Rachel Wyffels isn’t the only future leader in the ELCA who’s passionate about the multiple, entwined facets of social justice, but she’s certainly among the busiest and most-connected.

“I find that a lot of people her age are very interested in social justice issues and climate change, but Rachel might be unique in how much interest she has in individual congregations,” said Tammy Walhof, who, as director of Lutheran Advocacy—Minnesota, supervised Wyffels during her year as an ELCA Hunger Advocacy Fellow. “She’s good at figuring out connections and connecting with people.”

“I’m one of many who are helping to organize and move the conversation along,” Wyffels said.

Wyffels, a first-year Master of Divinity student at Luther Seminary in St. Paul, grew up in Plymouth, Minn., and in 2021 earned degrees in music and religion from St. Olaf College in Northfield. She served as president of the college’s student congregation, played violin in the orchestra and sang soprano in the St. Olaf Chapel Choir.

The fellowship is designed to introduce recent college graduates to faith-based, systemic advocacy work.

After graduation she began her fellowship, working with Lutheran Advocacy—Minnesota, an ELCA-affiliated public policy office. “I began to feel the call to ministry in my late elementary school years,” Wyffels said. “I’ve always been very concerned with social justice issues and climate change in particular. After college I was looking around for opportunities for a service year or something in that line of work, and I saw this Hunger Advocacy job pop up in my state and in my church—it looked incredible.”

The fellowship, offered through ELCA World Hunger, is designed to introduce recent college graduates to faith-based, systemic advocacy work. Wyffels immersed herself in issues related to food and housing insecurity and represented her office in the statewide coalition Homes for All, which pushes for initiatives that promote housing stability.

“I worked with renters’ rights advocates, building associations and social service organizations that are working to expand affordable housing in Minnesota,” she said. “I learned a lot about intersectional justice as it relates to hunger, and talking about a lack of affordable housing as a social problem rather than a personal problem. Migration and hunger are a result of climate change and a lack of affordable housing. In Minnesota the lack of affordable housing is the No. 1 cause of hunger.”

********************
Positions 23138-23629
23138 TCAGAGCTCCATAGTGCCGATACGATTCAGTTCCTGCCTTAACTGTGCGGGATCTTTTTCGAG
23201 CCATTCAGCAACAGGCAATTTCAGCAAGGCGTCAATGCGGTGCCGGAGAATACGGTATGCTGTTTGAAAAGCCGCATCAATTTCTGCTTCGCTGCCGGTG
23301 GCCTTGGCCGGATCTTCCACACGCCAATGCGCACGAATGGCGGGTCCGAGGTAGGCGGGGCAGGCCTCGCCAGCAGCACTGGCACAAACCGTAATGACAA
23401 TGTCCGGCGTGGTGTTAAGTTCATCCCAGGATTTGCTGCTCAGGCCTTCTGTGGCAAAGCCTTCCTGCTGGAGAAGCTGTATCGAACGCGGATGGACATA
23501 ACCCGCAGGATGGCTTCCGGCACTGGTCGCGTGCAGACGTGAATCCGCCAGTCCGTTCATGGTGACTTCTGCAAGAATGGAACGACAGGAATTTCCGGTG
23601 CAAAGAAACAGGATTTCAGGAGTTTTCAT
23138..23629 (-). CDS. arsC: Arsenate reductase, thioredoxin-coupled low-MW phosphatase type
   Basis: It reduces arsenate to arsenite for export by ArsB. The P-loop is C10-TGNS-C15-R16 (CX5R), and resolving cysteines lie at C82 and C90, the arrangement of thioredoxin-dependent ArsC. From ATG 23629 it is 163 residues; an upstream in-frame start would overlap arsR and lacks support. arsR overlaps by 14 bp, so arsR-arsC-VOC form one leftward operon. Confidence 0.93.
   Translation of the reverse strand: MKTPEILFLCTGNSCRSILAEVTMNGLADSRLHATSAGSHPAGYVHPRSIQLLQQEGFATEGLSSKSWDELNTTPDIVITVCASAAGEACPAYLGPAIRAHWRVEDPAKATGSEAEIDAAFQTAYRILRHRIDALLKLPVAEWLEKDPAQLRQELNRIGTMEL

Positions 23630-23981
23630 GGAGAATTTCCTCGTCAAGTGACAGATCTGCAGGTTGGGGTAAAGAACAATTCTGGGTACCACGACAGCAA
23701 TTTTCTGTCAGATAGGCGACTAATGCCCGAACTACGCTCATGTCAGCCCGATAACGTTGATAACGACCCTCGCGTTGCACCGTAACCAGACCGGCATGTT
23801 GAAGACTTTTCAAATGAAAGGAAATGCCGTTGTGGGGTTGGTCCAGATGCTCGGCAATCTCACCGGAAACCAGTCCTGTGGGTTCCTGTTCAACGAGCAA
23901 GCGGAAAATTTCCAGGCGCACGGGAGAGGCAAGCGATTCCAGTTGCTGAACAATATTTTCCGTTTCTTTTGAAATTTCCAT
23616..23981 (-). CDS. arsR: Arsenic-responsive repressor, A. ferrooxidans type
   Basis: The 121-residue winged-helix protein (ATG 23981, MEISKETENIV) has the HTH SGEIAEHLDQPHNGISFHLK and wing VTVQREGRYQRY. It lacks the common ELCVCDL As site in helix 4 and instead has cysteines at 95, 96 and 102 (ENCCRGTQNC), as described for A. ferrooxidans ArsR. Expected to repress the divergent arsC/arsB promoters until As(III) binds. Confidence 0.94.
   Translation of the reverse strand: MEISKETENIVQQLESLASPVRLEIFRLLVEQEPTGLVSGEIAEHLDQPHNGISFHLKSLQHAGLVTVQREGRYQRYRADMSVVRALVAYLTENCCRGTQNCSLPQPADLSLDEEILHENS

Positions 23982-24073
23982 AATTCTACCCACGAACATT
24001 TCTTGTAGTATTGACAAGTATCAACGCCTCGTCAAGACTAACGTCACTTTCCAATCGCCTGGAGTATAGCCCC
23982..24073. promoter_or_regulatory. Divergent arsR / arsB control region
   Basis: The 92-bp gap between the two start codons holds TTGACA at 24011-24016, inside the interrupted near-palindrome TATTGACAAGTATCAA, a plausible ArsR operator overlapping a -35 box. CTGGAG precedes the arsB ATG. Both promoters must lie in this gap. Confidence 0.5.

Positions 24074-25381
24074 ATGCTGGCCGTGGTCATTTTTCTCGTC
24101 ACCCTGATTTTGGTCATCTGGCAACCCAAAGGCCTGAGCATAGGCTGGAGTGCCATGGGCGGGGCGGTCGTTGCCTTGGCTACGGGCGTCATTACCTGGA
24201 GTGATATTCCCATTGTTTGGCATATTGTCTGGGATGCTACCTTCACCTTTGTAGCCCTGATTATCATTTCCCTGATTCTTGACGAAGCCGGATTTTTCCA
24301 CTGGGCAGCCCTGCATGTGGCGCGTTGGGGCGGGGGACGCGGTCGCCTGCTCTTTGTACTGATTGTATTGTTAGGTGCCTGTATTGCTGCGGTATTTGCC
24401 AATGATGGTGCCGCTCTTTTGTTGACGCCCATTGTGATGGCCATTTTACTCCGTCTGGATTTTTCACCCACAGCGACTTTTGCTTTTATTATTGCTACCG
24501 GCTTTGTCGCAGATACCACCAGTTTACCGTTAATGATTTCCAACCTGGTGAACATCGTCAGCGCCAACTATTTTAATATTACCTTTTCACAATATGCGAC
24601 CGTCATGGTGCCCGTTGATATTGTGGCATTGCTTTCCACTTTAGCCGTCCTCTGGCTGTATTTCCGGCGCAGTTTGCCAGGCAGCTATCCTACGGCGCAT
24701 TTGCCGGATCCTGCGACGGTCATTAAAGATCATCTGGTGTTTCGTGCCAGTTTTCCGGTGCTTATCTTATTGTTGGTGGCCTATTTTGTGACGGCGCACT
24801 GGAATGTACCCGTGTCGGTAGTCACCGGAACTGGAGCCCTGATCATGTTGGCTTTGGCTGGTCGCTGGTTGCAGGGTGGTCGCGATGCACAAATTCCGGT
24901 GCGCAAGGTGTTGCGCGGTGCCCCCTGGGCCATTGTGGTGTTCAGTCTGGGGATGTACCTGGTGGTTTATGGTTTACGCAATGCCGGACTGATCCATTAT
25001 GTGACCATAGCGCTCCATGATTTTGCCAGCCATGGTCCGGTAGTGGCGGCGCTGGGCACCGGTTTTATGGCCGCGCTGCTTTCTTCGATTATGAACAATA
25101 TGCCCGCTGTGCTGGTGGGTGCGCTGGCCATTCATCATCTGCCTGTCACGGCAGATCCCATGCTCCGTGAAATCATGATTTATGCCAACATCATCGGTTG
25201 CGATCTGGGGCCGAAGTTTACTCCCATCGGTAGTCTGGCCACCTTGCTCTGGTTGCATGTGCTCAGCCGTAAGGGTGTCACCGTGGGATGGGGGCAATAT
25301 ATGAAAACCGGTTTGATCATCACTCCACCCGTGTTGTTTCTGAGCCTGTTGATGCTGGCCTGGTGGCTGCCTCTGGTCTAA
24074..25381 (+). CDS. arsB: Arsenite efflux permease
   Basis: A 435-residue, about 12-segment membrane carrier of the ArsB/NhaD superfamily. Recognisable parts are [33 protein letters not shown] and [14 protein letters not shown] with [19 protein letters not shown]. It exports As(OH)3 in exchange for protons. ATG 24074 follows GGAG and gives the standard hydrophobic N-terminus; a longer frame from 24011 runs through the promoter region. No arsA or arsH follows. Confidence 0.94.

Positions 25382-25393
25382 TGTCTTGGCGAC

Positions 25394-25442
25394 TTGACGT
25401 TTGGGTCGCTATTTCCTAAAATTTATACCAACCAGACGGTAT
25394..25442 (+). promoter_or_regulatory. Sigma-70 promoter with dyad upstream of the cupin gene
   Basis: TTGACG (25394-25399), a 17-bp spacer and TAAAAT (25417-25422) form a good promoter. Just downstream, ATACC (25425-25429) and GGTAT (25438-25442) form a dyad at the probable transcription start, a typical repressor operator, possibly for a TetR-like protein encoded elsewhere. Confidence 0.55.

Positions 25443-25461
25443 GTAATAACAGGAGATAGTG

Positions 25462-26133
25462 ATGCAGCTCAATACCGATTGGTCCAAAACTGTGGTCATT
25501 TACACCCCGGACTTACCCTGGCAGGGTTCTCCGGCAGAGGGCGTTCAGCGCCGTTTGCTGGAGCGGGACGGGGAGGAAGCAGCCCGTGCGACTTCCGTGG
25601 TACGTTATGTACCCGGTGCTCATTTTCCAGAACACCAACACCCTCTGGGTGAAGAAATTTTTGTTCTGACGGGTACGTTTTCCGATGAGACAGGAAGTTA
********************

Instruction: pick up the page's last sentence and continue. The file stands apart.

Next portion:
Active engagement

Walhof was particularly impressed with an interactive quiz Wyffels wrote for a well-attended virtual Homes for All event.

“It was a bunch of housing-type questions—the quiz was shown on Zoom, and you’d answer with your phone,” Walhof said. “It was very helpful for the coalition’s work going forward, and it was really fun for an online event where you’re trying to break up the speakers.”

During her fellowship, Wyffels began working on climate action through the Northeastern Minnesota Synod’s EcoFaith Network, especially its growing collaboration with a creation care working group recently formed by the Saint Paul Area Synod.

With a mission to “live out God’s call to be stewards of the Earth for the sake of the whole creation,” EcoFaith provides creation care trainings and other educational resources. The network unites individuals, congregations and other partners inside and outside the synod.

“EcoFaith has been supported at the highest levels of the synod for many years,” Wyffels said. Since July she has served as EcoFaith’s communications coordinator, responsible for a monthly newsletter, Green Blades Rising, that goes out to 2,000 readers. “A goal is for people to have ecosystem conversations in all aspects of their faith life.”

Wyffels “has a lot of gifts that will be important for the future of the church.”

In addition to working on housing and green initiatives, Wyffels last fall led a four-week instructional series, “Faith and Democracy,” through the Abide program, part of the ELCA Young Adult Ministry.

“We covered different topics related to our faith and why we are talking about voting as people of faith,” she said. “We also talked about historical and present inequalities in voting rights and what that means in the present context, and the importance of local and state elections, advocacy and community organizing.”

Walhof said she was heartened to see Wyffels and other young adult leaders “live their faith into these big, world concerns in ways that are beneficial to the church and congregations and synods.” She said she could easily picture Wyffels serving a congregation, “engaged in the most active ways with these issues.”

Wyffels “has a lot of gifts that will be important for the future of the church and the future of the impact in the world we can make,” Walhof said. “She fears what her generation is going to have to deal with, she fears what the world may look like, but that’s where her work with EcoFaith and creation care is important—it helps us to know what we can do in communal ways and individual ways, and how this gives us hope.”

Steve Lundeberg
Lundeberg is a writer for Oregon State University News and Research Communications in Corvallis.

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